Retired four-star general and former CIA Director David Petraeus spoke to students in the Master of Business for Veterans (MBV) program at the USC Marshall School of Business late last week, sharing his views on strategic leadership at is applies to business.
Fifty active-duty military members and veterans make up Marshall’s one-year MBV program, now in its second year. The MBV program caters to current and former military who want to build foundational management skills while also learning how to transfer the management and leadership experience gained through their service to the private sector.
Petraeus, who spent more than 37 years in the military and 14 months as CIA director, also holds a PhD from Princeton University. Since retiring from the military – where he led the counterinsurgency efforts credited with stabilizing Iraq – he has taken on a range of civilian roles, including with a global financial firm, academic institutions such as USC and veterans’ organizations.
Petraeus believes that energy, information technology, life sciences and advanced manufacturing are on the cusp of a revolution, one he believes will be fueled by U.S. leadership. He shared this thesis, which he calls “The Coming North American Decades,” with Marshall MBV students on November 7th. Alongside a period of sustained growth in the United States, the Canadian and Mexican economies are also strong, while other economies are faltering.
“You’ll have all of this together truly changing the business landscape and the economic landscape in the United States where you’re going to go out and be successful business people, taking the experience and expertise that you accrued during your time in uniform to bear dividends in the civilian world,” he told the MBV students.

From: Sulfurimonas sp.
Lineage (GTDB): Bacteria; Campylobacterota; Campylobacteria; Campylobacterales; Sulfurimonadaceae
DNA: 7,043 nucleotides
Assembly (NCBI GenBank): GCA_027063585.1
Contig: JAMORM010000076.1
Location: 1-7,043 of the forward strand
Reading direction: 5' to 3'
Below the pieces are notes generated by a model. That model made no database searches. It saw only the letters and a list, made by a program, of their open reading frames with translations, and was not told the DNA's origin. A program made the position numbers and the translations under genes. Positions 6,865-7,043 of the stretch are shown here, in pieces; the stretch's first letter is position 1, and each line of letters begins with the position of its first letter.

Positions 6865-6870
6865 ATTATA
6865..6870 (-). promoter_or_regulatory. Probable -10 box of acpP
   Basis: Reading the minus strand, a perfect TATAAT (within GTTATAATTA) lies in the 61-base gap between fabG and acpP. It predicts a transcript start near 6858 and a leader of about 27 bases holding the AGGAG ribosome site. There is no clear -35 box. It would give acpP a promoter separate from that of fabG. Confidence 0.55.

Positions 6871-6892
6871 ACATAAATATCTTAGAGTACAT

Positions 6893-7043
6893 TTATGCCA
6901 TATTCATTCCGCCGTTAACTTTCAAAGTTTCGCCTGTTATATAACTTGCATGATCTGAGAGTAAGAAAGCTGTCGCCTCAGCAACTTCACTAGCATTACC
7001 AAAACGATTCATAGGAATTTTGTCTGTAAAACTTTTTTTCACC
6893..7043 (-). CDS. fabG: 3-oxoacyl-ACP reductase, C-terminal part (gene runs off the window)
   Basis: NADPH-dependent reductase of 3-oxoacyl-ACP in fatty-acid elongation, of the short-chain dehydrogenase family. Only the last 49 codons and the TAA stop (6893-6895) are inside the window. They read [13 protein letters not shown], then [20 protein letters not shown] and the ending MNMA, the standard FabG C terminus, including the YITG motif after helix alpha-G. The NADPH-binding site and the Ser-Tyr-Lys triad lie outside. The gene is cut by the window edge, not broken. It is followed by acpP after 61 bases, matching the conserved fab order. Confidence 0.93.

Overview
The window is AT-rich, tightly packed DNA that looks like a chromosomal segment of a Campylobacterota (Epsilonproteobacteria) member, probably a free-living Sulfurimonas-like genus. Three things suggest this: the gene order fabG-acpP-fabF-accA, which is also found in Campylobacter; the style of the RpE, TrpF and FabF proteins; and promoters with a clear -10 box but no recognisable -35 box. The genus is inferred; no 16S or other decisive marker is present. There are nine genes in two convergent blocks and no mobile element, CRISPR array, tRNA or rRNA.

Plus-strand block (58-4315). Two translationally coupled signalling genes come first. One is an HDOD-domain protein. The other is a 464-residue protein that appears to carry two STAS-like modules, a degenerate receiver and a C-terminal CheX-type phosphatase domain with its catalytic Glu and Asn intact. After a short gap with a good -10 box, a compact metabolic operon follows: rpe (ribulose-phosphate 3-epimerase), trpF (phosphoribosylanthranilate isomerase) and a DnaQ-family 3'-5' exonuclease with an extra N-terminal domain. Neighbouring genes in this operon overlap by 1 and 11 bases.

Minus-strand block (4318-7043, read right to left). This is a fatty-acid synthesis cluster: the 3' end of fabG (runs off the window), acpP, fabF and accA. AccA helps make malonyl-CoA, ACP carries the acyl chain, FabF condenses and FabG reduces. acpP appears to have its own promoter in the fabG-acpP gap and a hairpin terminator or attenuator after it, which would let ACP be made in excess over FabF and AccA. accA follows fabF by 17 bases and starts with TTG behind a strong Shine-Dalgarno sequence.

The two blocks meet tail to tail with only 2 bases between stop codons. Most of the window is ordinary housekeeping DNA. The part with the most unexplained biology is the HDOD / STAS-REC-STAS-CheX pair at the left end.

Strategic, transformative leadership will be critical to the Coming North American Decades, he argued. This means getting big ideas right, communicating them throughout an organization, overseeing their implementation and course correcting when necessary.
“USC has very powerful, big ideas in a host of different arenas, including the health sciences area and the Master of Business for Veterans. It’s how you get these ideas right and how you keep them right,” Petraeus said, noting that the MBV program has undergone some changes in its second year as a result of feedback from students in the inaugural cohort. “What you’ve got to do, even when it’s going well, and perhaps then more than any other time, you have to look ahead and say: Are these big ideas going to continue to propel us, or do we need to refine them in certain ways or perhaps scrap them?”
Learn more about General Petraeus’ address to Marshall’s MBV students. Learn more about the MBV program at USC Marshall.